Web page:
You find a good tenant, receive the rent on time and hear nothing from them for a year until contract renewal which you happily do to as a paying and non-complaining tenant is worth their weight in gold. Do this two or three times in a row and you’re quite possibly losing out on a significant amount of income. It’s easily done.

Some landlords are friendly with their tenants and feel uncomfortable in raising rents, but renting out a property is a business. You may be friendly with your local supermarket cashier but it does not mean she takes a pay cut because of that relationship and the same principle should apply to landlords and tenants.

With a mortgage rate rise on the cards and ever creeping inflation, it is important that rents are reviewed on an annual basis, especially when they have been increasing in landlords’ favour over the past year upwards.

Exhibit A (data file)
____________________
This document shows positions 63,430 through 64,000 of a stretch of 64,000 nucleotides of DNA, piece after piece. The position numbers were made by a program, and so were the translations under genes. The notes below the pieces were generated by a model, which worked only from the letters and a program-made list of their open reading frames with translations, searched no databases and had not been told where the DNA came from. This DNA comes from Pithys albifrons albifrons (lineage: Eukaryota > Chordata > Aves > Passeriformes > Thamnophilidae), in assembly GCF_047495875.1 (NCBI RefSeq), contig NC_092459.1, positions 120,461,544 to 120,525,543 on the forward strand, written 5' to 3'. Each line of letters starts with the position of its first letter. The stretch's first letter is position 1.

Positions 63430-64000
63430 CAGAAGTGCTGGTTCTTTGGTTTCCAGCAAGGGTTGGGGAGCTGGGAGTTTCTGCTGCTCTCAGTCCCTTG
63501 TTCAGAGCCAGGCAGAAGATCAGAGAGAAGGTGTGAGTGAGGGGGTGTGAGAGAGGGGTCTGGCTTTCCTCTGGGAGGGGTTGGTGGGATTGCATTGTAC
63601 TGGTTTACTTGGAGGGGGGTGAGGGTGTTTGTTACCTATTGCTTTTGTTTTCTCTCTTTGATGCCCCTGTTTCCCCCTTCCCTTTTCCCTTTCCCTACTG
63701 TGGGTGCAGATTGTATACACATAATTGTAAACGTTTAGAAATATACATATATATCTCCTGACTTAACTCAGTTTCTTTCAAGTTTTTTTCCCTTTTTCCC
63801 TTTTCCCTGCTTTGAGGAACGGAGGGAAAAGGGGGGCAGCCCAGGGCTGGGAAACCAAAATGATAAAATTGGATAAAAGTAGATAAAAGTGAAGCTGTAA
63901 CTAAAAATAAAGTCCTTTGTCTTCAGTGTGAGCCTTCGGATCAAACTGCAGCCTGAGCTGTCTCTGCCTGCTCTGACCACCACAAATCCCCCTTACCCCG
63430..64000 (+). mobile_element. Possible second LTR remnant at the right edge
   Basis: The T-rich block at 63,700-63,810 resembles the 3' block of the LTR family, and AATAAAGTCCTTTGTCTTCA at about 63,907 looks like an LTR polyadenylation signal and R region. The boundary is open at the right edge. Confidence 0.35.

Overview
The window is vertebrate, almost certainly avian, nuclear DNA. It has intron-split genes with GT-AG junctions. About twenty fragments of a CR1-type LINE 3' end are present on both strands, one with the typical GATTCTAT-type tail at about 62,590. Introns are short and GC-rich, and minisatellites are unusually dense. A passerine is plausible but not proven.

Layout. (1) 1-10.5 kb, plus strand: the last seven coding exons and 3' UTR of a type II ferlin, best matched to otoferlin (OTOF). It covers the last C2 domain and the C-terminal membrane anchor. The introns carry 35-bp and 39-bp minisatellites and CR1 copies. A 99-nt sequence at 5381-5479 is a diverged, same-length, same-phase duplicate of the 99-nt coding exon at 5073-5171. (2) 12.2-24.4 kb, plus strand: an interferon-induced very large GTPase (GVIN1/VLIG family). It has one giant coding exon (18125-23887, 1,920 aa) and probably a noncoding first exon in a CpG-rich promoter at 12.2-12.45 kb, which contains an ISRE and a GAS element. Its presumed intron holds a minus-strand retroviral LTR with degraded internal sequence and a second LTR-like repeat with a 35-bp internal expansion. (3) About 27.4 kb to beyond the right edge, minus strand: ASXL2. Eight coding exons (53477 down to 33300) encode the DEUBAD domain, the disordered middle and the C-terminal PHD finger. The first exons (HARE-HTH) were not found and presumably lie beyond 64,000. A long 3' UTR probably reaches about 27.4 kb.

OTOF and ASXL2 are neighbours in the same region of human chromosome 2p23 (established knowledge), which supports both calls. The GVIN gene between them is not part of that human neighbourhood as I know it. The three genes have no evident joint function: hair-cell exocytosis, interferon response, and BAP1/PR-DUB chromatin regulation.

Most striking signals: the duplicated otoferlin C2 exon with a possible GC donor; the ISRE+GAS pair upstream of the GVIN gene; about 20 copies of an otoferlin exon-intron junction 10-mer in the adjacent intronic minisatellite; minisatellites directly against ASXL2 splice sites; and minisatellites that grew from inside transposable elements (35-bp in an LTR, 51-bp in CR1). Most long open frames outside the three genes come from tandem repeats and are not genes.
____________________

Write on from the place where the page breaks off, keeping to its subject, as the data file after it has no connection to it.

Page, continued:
Here are some tips to increasing your rents:

  • Start the process in good time. If you say you want to raise the rent on the day the tenancy ends and the tenant says no, you may be stuck with an empty property whilst you scramble to find new tenants. A month or two before is the best time to broach the subject with your tenants and if they are moving on, you have plenty of time to find new ones
  • Be reasonable. If you get too greedy and ask for above market rent, you may well scare a perfectly good tenant off.
  • Be flexible. Although it would be good to get the top rent, if your property hasn’t been painted in 5 years and the carpets were a bit iffy before they moved in, these are costs you will need to pay to get the top market rent. In cases such as these, be prepared to take less than the going rate.
  • Ask your agent for advice. They can give a picture of the market for similar properties in the area.

For not so much effort you could make a significant increase to your income. If you’re a landlord and want to know what the market is doing, feel free to contact Homefinders for free and expert advice.

 
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